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The Worldwide Consequences of Incompetent and Immoral Leadership
#1
Wink 
On the Cardboard, we discussed the great disparities in countries' responses to Covid. Some, like New Zealand and Taiwan were able to almost completely contain Covid with a combination of their governments' competence and responsible citizens. Almost all other countries in the world were more successful than the United States -- most European countries, most Asian countries -- had much fewer cases and fatalities as a percentage of their population.

A few countries stood out as being the most miserable failures, and having some of the worst case rates -- the United States, Brazil, and the UK. And, not surprisingly, all their leaders had similar responses to Covid, claiming it was "just a flu", undermining health initiatives, providing false health information (I think all three claimed hydroxychloroquine as "miracle cures”), demanding regional governors "liberate" their societies instead of using government action to contain Covid. Both Trump and Bolsonaro attacked the press whenever they presented facts contrary to their fictions, and claimed newspapers were full of "fake news." And not surprisingly, all three of those leaders -- Trump, Bolsonaro, and Johnson -- contracted Covid themselves, despite the fact that the United States and the UK are two of the wealthiest, most technologically advanced nations in the world. Trump and Johnson, two of the most powerful men in the world, both were hospitalized!

I and others on the Cardboard warned of these leaders' incompetence and failures -- that ignoring the science, behaving greedily and shortsightedly, by falsely calling their actions "liberating" societies and foolishly shooting for "herd immunity" through rampant infection would give the virus more chances to mutate and make it more difficult to contain.

And now look at the consequences of the "herd immunity" approach. The virus has mutated to the point where the vaccines we have created are far less effective.

Additionally, the US withdrew from the WHO and took an "America First" approach to international cooperation. I warned on the Cardboard how foolish and harmful this approach was. The US should never have withdrawn from the WHO (it has rejoined since Jan 20), it should never have disbanded its pandemic team on the National Security Council (it re-added it since Jan 20), it should have been part of the Covax initiative to help poorer countries (it joined since Jan 20). Why? Not only is it the morally right thing to be an ethical leader of the world, it was always in our best interest. I warned on the Cardboard that we cannot follow so selfish, so isolationist, so nationalist, and so short-sighted an "America First" policy because the virus could mutate in the developing world and make our vaccines less effective. I think I even specifically mentioned Africa as the kind of place it could mutate.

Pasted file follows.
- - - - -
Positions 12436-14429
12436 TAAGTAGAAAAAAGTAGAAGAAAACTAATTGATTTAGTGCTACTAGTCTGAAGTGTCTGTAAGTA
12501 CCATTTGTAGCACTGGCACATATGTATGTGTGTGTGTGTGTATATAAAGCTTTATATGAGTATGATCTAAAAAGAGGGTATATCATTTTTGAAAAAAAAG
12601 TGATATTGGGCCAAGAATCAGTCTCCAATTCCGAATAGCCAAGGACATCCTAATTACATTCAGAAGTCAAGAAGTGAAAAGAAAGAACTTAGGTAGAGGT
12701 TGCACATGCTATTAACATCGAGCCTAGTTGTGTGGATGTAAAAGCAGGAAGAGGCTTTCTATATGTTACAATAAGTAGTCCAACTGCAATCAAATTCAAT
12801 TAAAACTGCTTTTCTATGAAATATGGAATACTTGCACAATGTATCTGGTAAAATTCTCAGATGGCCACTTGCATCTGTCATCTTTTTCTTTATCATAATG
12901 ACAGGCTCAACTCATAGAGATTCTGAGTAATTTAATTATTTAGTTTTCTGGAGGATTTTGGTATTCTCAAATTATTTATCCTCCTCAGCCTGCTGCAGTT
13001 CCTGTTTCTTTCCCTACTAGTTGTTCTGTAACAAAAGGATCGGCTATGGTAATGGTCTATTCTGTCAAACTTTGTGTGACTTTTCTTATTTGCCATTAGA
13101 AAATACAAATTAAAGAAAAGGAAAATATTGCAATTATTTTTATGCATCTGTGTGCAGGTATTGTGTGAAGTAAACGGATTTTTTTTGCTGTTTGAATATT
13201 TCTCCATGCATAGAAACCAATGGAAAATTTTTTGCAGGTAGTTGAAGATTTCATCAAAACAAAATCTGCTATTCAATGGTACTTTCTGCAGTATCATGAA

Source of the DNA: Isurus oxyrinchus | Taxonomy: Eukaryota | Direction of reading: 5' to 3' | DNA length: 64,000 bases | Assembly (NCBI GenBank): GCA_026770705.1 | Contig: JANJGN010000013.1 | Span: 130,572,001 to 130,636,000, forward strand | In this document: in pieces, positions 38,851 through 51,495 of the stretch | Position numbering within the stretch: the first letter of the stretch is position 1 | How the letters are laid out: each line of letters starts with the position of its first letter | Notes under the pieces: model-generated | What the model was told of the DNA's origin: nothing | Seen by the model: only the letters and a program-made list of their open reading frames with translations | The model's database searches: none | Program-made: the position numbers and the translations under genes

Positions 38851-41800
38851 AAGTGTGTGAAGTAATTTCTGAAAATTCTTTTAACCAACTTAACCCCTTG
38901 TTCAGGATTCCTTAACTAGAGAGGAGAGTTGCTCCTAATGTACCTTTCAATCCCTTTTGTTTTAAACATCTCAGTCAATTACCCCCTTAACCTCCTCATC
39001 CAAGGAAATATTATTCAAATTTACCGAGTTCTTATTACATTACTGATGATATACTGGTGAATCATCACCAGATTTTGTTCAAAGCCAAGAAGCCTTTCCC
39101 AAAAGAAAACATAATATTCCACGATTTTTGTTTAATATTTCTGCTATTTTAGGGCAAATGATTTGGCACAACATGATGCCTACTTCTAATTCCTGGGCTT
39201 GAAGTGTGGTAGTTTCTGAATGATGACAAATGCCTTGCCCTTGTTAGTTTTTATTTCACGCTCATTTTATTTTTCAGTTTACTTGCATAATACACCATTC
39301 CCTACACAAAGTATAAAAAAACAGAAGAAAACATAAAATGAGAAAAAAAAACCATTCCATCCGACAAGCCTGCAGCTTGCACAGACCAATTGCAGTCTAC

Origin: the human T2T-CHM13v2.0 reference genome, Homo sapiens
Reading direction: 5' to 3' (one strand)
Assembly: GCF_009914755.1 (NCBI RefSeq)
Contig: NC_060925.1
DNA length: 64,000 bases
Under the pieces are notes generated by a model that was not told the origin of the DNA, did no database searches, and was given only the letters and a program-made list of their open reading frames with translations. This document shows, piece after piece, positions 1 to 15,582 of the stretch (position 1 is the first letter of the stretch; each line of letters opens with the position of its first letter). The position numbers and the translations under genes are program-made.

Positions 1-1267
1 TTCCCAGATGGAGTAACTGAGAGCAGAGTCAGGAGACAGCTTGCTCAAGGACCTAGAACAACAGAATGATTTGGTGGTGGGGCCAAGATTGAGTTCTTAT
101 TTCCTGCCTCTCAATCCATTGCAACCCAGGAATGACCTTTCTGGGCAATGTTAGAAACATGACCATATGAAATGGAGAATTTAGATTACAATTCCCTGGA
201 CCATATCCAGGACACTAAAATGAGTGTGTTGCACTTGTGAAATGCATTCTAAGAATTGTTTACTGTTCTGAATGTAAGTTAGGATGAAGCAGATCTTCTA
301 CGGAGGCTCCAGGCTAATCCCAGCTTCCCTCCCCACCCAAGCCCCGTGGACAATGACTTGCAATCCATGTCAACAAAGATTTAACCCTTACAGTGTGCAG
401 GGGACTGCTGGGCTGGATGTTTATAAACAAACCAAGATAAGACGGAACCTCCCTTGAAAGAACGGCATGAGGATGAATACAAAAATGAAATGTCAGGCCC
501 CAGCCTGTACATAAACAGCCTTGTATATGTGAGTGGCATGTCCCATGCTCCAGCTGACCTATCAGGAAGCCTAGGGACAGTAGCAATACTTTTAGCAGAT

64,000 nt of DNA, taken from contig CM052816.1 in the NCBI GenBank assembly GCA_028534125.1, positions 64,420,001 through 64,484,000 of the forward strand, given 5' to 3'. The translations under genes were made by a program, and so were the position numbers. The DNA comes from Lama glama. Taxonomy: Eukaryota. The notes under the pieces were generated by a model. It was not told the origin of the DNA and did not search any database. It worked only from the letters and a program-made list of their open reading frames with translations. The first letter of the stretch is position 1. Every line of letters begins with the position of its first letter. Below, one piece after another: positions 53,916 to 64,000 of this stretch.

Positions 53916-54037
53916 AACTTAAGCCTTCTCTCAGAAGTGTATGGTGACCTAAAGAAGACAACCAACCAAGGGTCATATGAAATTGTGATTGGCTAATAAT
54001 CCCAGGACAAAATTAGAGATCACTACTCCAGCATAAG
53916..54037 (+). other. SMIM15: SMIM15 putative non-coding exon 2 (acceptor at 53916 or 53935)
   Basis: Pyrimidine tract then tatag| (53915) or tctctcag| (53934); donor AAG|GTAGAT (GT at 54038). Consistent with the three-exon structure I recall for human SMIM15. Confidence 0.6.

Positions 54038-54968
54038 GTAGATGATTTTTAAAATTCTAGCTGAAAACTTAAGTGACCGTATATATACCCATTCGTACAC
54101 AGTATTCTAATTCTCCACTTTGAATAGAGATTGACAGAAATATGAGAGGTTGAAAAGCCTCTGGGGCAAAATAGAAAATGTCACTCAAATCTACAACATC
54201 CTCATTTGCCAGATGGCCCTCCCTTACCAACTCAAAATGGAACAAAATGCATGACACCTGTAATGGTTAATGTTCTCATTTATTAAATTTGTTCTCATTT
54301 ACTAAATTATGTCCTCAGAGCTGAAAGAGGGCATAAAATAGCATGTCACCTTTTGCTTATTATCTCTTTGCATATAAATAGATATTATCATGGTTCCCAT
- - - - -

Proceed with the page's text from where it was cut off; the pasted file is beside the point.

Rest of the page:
And look what has happened. 

Where are these mutations? The UK mutation. The Brazilian mutation. The Los Angeles (LA) mutation. What are those countries? The UK, Brazil and the US. Who were their leaders? Johnson, Bolsonaro and Trump. The three world leaders of the irresponsible “herd immunity” rampant infections went 3 for 3 getting sickened by Covid themselves and went 3 for 3 being the source of new mutations (the LA, UK and Brazilian strains). And then there is the South African mutation, in a developing country left alone to fend for itself by an "America First" world lacking in global leadership.

We are still learning what the consequences of these mutations will be. So far, our existing vaccines seem to be effective against the UK mutation, but most are already doing much worse against the S African mutation. We do not know yet how they will do against the Brazilian mutation.

You might think we will be fine, because there is still partial effectiveness by these vaccines, and mRNA vaccines can be tweaked rapidly to be re-formulated for new mutations, like an annual flu shot.

But consider these problems:
1) What happens when the S African strain mutates further and looks even less like the original strain? There is no help coming to S Africa. Covid will continue to rage there, and as Covid rages in Africa, so too will it continue to mutate even further. The S African strain will mutate more and more, and become even less similar to the original strain, and to our vaccines.

2) The world does not have enough vaccine for itself. Even if the US and Europe achieve herd immunity by the end of 2021, they will have achieved herd immunity to the original strain. Current estimates are that it could take the developing world until 2023 or 2024 to achieve herd immunity, if ever. What does that mean? The virus mutated enough to become a problem in less than a year. Without help, the virus will mutate all over the developing world in 2021, 2022, 2023 and beyond. One plane trip could bring a new mutation -- unlike any we've seen so far -- from anywhere in the world to the US.